By Josh Bronson
Pilot staff writer
It's rare when a small town athlete gets the opportunity to make an impact at a major university.
But for the past several years, Brookings-Harbor High School (BHHS) graduate Inger Appanaitis has been making her way to the top in the track and field world at the University of Nevada, Reno.
Appanaitis has qualified for all four throwing events - javelin, hammer throw, discus and shot put - for the upcoming NCAA Outdoor West Regional Championships at Cal-State Northridge Friday and Saturday, May 30 and 31.
andquot;She's just a rarity in general,andquot; UNR throwing coach T.J. Crater said. andquot;As an athlete and as a person.andquot; Crater is in his first year as throwing coach for the Wolfpack and knew Appanaitis was a physical specimen when he arrived.
andquot;Her strength levels were very impressive,andquot; Crater said. andquot;My goal was to improve her runway approach in the javelin and work on her speed.andquot; The javelin is Appanaitis' strongest event - she qualified for the Olympic Trials at the Western Athletic Conference Championships - but Crater wanted to work on the other three events as well.
andquot;I thought she was underachieving in the other three events,andquot; Crater said. andquot;So we just started working on fundamentals and tried to improve her technically.andquot; Besides her physical prowess, Appanaitis relies on her strength of mind to help her through the grueling challenges of being a collegiate thrower.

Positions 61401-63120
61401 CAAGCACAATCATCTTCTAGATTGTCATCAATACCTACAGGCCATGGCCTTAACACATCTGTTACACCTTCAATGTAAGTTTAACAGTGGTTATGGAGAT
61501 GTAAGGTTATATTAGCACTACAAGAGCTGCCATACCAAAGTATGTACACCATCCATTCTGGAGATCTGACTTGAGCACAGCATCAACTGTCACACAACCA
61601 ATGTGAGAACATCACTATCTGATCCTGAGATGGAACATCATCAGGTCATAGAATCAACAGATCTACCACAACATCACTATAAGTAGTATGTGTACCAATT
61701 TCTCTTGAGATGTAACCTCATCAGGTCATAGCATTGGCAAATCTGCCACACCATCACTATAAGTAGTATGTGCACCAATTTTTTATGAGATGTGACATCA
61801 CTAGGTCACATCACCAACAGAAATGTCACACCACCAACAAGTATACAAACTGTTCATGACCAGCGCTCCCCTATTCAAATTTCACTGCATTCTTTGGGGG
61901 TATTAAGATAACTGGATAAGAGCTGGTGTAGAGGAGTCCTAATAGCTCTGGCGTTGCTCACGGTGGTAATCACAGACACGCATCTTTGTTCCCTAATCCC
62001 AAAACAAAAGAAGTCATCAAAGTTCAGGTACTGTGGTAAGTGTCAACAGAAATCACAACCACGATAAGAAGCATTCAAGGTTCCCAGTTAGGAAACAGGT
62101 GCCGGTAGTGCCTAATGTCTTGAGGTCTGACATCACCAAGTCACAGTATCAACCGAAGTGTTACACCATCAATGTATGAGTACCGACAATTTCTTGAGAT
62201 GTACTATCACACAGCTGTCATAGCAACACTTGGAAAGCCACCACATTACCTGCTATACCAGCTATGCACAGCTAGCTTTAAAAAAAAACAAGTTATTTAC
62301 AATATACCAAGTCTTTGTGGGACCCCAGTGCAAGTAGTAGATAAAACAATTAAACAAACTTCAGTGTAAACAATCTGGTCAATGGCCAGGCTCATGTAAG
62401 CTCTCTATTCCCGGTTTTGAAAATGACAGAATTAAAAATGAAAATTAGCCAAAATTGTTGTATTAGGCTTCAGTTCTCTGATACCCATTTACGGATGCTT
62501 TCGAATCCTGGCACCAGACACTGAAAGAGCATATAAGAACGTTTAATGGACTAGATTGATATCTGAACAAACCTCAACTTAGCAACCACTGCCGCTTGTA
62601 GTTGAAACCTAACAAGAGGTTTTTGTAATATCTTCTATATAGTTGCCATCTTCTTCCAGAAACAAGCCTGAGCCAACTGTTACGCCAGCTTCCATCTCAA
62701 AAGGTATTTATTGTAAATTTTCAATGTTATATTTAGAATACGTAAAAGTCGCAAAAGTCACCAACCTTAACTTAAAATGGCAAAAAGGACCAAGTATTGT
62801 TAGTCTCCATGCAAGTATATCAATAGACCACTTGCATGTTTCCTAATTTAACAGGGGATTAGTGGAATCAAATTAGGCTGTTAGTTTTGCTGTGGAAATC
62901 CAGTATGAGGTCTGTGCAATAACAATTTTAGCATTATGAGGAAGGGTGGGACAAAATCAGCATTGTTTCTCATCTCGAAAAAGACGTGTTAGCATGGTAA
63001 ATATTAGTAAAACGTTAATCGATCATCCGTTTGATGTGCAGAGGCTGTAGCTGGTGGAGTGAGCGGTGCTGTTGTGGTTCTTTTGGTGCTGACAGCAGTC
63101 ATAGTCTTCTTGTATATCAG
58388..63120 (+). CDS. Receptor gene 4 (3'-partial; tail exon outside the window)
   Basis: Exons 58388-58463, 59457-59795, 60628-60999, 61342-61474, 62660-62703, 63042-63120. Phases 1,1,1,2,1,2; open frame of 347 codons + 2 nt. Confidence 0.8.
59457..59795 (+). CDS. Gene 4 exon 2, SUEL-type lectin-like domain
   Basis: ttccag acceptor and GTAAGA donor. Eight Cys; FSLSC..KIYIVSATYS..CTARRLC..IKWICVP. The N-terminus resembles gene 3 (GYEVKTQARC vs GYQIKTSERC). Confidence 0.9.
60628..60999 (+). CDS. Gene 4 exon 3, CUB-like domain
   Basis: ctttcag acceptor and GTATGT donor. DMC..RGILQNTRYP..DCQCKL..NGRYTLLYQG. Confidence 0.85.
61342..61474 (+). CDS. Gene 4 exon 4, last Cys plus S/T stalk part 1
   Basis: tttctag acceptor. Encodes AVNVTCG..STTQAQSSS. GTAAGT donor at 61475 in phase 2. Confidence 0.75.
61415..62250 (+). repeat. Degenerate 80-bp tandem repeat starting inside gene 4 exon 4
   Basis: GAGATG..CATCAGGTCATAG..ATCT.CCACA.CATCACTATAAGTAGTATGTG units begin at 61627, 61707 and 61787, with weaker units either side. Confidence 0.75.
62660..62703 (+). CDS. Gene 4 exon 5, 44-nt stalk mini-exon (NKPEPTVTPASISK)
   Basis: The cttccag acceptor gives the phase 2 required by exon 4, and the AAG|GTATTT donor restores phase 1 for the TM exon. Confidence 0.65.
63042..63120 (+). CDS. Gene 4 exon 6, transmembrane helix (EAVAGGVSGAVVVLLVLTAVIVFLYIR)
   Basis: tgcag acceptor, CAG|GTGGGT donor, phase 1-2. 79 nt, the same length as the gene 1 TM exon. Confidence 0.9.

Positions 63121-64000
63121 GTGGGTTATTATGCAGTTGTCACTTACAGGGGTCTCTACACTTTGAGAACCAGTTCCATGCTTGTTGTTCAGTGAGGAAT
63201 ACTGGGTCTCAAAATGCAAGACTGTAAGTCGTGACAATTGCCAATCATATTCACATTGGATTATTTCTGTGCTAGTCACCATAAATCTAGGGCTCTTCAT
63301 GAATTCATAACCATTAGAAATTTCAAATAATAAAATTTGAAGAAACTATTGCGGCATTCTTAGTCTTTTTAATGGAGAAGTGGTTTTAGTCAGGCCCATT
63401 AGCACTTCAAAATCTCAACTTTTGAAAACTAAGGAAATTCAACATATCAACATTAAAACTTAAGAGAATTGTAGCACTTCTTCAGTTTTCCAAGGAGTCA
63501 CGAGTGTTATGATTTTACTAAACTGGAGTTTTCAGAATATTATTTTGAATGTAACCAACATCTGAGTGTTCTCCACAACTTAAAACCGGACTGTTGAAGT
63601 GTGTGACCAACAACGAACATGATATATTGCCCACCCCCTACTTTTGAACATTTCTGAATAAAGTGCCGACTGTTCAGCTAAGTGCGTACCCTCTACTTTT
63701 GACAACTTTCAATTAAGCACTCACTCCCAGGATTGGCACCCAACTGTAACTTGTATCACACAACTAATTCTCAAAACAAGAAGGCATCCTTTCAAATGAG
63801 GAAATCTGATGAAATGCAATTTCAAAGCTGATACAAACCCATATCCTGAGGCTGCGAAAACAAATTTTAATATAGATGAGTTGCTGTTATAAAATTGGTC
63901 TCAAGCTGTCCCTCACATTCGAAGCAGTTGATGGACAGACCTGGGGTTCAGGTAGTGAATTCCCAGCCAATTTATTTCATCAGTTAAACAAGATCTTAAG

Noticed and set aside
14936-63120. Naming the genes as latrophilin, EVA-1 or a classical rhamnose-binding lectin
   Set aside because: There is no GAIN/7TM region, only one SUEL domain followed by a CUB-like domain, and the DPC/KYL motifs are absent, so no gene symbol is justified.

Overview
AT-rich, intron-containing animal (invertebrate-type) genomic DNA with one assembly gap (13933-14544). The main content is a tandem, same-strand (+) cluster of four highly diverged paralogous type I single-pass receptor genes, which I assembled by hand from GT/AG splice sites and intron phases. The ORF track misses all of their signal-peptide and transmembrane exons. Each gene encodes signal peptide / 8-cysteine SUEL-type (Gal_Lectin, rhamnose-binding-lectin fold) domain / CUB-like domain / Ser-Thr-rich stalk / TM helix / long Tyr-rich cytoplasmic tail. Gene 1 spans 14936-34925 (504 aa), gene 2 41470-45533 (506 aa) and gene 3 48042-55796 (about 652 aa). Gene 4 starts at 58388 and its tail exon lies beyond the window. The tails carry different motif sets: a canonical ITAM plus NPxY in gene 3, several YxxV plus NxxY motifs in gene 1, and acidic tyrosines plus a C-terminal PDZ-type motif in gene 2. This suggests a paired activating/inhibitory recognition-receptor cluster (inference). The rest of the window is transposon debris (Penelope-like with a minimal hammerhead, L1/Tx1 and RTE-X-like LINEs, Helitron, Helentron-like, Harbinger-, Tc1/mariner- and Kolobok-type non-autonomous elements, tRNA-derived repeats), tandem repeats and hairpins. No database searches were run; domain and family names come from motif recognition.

andquot;Sometimes I feel a lot of pressure or I get too excited and do things I'm not supposed to,andquot; Appanaitis said. andquot;There's a lot of mental training that goes into track because it's one of those rare individual sports.andquot; Appanaitis tries to keep a positive mind set when competing - realizing that sometimes you just have a bad day.
andquot;I'd like to think I have a pretty good outlook,andquot; Appanaitis said. andquot;If I'm having a bad day in one event, I know I'll do better in another event. Overall, I have a pretty good base, mentally and physically.andquot; While attending BHHS, Appanaitis didn't have college aspirations for the sport she enjoyed.
andquot;Track was fun for me,andquot; Appanaitis said. andquot;I wasn't too worried about it.andquot;
But when she was offered a chance to throw at UNR, Appanaitis couldn't help but say yes.
andquot;I never would have imagined throwing at a D-I school,andquot; Appanaitis said. andquot;Then I got the offer from UNR, my eyes lit up and I jumped on it.andquot;
Although Appanaitis was surprised at the offer from the Wolfpack, BHHS throwing coach Terry Axel wasn't.
andquot;Out of all the kids I had, you could see it in Inger the most,andquot; Axel said. andquot;Because of her drive, you're thinking 'one day, maybe she has a shot.'andquot;
After she concludes her magnificent collegiate career this weekend and participates in the Olympic Trials, Appanaitis will help Crater train incoming throwers in the UNR program.
andquot;With her knowledge of the throws, she'll be a really great asset to help me with the large group of freshmen throwers we have coming in,andquot; Crater said.
Appanaitis credits Crater with much of her improvement over the last year.
andquot;Coach has been a big part of my success,andquot; Appanaitis said. andquot;T.J. is a really great guy and he convinced me to stick around and help train.andquot; Appanaitis will help train other members of the Wolfpack, but will also continue to compete in the javelin and work toward becoming one of the top javelin throwers in the country.
andquot;I'm excited to see what I can do if I'm just a javelin thrower,andquot; Appanaitis said.